Antipsychotic natural products

Skalicka-Wozniak, Krystyna; Gertsch, Jürg (2020). Antipsychotic natural products. In: Annual Reports in Medicinal Chemistry 55 (pp. 481-515). Elsevier 10.1016/bs.armc.2020.03.004

[img] Text
Skalicka-Wozniak_Gertsch_Antipsychotic_Natural_Products_2020.pdf - Published Version
Restricted to registered users only
Available under License Publisher holds Copyright.

Download (2MB) | Request a copy

Psychoactive plants and plant natural products (NPs) were instrumental in early neuroscience research, and recreational or toxic NPs have played major roles in the discovery of virtually all neurotransmitter systems. Here, we review the contribution of NPs to psychosis, a heterogeneous neuropsychiatric condition characterized by conflicting perception of reality, including false believes (delusions) and perceptions that others do not perceive (hallucinations). Although the underlying biochemical mechanisms of psychosis remain insufficiently understood, NPs were found to either trigger or inhibit psychosis via discrete neuropharmacological mechanisms. Psychosis most frequently occurs in patients suffering from schizophrenia, a severe chronic mental disease that affects about 0.3% of the population worldwide. It is noteworthy that the plant alkaloid reserpine from the ancient antihypertensive and antipsychotic botanical drug Rauwolfia serpentina root (Indian snakeroot) was described around the same time as the first synthetic antipsychotic (neuroleptic) agent chlorpromazine in early 1950s. On the other hand, numerous psychoactive NPs like anticholinergic tropane alkaloids, psychostimulants, or classical hallucinogens are known to induce psychosis in some individuals by inhibiting cholinergic signaling, stimulating monoaminergic synapses, or other mechanisms. We discuss the preclinical and clinical evidence of potentially antipsychotic NPs and botanical drugs. Because prevention of psychosis is an unmet medical need, given its severity and impact in society, the conceivable effects of dietary NPs or botanical drugs as emerging modifiers of anxiety, paranoia and psychosis deserve attention beyond drug discovery.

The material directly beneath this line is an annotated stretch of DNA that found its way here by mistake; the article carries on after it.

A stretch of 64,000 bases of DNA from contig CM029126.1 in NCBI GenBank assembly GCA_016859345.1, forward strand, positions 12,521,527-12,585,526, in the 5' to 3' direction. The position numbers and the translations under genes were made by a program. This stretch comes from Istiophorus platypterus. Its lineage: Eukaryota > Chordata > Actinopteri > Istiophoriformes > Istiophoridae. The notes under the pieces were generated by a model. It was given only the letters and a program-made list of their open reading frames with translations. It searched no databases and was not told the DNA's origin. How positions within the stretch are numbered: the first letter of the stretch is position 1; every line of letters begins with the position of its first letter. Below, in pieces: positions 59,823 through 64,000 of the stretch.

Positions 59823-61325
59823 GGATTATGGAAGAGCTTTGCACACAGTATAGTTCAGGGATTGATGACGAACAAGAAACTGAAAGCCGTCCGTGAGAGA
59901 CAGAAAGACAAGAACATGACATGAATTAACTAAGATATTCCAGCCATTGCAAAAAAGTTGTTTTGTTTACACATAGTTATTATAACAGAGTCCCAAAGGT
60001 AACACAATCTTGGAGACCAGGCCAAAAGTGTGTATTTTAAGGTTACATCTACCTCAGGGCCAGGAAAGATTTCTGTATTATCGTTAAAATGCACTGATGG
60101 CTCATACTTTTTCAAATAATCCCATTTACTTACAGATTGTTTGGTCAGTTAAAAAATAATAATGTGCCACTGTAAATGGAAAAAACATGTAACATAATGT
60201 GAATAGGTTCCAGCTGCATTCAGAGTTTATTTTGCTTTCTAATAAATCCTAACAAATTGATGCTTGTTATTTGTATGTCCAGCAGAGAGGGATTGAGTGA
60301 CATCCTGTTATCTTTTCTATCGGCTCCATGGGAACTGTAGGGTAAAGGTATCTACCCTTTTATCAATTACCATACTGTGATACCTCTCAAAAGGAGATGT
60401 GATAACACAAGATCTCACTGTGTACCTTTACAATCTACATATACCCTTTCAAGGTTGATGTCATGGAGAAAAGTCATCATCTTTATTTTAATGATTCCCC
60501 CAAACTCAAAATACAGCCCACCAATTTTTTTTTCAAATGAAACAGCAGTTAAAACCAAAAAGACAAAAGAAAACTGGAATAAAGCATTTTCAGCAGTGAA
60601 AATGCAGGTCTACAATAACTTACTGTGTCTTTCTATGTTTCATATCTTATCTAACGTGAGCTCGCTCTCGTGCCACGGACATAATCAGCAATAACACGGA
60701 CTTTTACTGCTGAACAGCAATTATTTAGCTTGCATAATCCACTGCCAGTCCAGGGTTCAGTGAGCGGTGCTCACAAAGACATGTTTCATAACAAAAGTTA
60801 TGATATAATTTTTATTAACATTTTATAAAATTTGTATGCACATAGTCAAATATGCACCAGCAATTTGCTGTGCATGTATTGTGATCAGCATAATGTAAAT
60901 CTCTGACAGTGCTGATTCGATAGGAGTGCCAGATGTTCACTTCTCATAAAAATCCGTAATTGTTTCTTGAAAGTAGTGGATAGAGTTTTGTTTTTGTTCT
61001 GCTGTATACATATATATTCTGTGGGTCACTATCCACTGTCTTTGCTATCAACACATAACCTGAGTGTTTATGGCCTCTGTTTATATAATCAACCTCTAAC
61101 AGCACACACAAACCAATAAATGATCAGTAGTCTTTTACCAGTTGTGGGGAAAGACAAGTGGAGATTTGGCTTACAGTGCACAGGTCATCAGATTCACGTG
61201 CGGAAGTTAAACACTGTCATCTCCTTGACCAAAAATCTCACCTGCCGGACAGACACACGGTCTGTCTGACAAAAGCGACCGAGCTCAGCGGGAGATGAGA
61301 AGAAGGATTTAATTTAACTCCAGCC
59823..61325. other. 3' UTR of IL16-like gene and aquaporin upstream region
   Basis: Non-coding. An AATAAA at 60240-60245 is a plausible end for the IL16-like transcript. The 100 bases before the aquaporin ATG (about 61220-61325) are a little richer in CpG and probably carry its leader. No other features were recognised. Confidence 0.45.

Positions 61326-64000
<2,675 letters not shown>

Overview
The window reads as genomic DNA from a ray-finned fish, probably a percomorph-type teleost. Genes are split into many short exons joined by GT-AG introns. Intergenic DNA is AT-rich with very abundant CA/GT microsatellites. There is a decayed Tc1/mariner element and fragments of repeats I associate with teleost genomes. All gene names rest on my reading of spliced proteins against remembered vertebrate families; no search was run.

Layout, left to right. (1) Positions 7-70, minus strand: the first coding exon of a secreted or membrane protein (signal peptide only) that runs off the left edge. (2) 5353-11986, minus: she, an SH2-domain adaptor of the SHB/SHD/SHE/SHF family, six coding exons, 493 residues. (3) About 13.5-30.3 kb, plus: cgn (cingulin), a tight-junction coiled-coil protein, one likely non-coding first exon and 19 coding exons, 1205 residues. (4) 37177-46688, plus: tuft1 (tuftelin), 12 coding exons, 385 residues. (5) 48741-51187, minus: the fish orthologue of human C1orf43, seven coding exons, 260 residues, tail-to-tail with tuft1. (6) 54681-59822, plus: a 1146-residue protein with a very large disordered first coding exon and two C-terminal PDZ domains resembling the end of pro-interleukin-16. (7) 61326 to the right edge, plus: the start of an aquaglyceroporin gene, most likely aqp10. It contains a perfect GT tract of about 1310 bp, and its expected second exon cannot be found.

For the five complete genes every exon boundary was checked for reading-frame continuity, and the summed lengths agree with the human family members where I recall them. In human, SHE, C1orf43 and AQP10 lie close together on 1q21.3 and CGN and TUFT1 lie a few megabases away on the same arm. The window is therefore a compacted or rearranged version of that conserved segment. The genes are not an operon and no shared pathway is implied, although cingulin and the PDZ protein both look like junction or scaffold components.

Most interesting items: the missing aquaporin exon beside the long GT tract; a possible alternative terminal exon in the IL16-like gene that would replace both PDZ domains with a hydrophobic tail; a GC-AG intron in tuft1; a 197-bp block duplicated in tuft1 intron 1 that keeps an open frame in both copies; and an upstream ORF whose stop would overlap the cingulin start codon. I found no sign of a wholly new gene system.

Item Type:

Book Section (Book Chapter)


04 Faculty of Medicine > Pre-clinic Human Medicine > Institute of Biochemistry and Molecular Medicine

UniBE Contributor:

Skalicka-Wozniak, Krystyna Katarzyna and Gertsch, Jürg


500 Science > 570 Life sciences; biology
600 Technology > 610 Medicine & health








Barbara Järmann-Bangerter

Date Deposited:

01 Feb 2021 15:34

Last Modified:

07 Feb 2021 03:02

Publisher DOI:





Actions (login required)

Edit item Edit item
Provide Feedback